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Weekly Updates on the #EndSARS Judicial Panels of Inquiry – No. 3

9th – 14th November 2020

Police brutality remains a fundamental human rights issue which requires the state’s commitment to concrete actions that ensures justice for citizens who have suffered different forms of brutality/violation. The setup of Judicial Panels of Inquiry across the states was a response to one of the #EndSARS protest demands for an end to police brutality and a system that ensures a process of healing and justice for victims when every indicted officer of the law is held accountable for their crimes. Yiaga Africa has deployed citizens monitors to track the proceedings of the panels.

Observations from the Judicial Panel of Inquiry revealed:


  1. Low Representation of Women and Youth: Lagos was the first state to set-up a Panel and commence sitting. In the week under review, Bauchi and Oyo set-up and inaugurated their panels making it a total of 29 states and the FCT with a Judicial Panel of Inquiry set up to receive petitions on police brutality and related matters. Borno, Jigawa, Kano, Kebbi, Sokoto, Yobe and the Zamfara States are yet to set-up their Panels of Inquiry.
    With regards to composition, a total of 263 identified members are on the panel across the states with only 22.8% (60) women and 18.6% (49) youth.
  2. Anambra State Leads on the Number of Petitions Submitted: During the week under review, states received petitions as follows: Abia State – 32 petitions; Akwa Ibom – 16 petitions; Ebonyi State – 20 petitions; Taraba State – 11 petitions; Nasarawa State – 16 petitions; Enugu State – 58 petitions; Imo State – 2 petitions; Anambra – 114 petitions.
  3. More Victims Approach the Panels for Justice: Reports from the Yiaga Africa monitors shows that so far, 28.6% of witnesses that have made submissions are victims of police brutality; 21.4% are family members of victims of police brutality; 14.2% were police/security agencies; 14.2% were government representatives; 7.1% were victims from the #EndSARS protest while 14.5% fall into other categories.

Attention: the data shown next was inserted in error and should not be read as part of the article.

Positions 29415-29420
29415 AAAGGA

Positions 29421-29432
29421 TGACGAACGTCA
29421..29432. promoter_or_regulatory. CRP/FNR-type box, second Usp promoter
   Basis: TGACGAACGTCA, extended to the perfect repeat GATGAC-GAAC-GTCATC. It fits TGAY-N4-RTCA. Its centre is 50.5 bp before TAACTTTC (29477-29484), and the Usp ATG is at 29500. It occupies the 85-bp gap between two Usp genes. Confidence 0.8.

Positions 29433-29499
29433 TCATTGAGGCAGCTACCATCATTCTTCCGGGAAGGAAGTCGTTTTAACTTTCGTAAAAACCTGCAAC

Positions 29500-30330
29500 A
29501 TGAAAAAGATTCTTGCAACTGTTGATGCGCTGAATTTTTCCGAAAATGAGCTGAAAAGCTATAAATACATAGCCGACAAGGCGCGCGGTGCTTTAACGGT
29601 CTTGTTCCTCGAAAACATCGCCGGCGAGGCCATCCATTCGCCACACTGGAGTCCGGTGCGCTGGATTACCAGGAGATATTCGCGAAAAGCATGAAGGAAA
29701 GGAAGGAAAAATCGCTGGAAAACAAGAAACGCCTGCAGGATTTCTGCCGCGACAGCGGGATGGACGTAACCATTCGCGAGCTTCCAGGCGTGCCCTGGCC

4. Evidence provided to support petitions: So far evidence received by the panels include; pictures and video footage of victims of police brutality showing the victims beaten and with bruises, a car riddled with bullets by the Police, photocopies of car documents of a police officer’s car burnt and of another officer’s car destroyed within the police station by supposed hoodlums, pictures of a burnt truck by supposed hoodlums, samples of bullets used by the Nigerian Army and a flash drive containing video clips of the Lekki shooting.
  5. Panels Encourage Youth Reps to be Confident in the Process and Petitioners to Trust the Process: The ongoing attacks, intimidation and freezing of accounts of young people who were part of the #EndSARS protests have raised major concerns about the government’s sincerity in ensuring justice for victims. In Anambra, one of the youth representatives, Chukwuka Onsonwa, voiced his concerns about the level of intimidation and the freezing of accounts of some of his colleagues on the Lagos Panel. The Chair of the Panel, Hon. Justice Vero Ngozi Umeh (Rtd), noted that she has seen the media reports and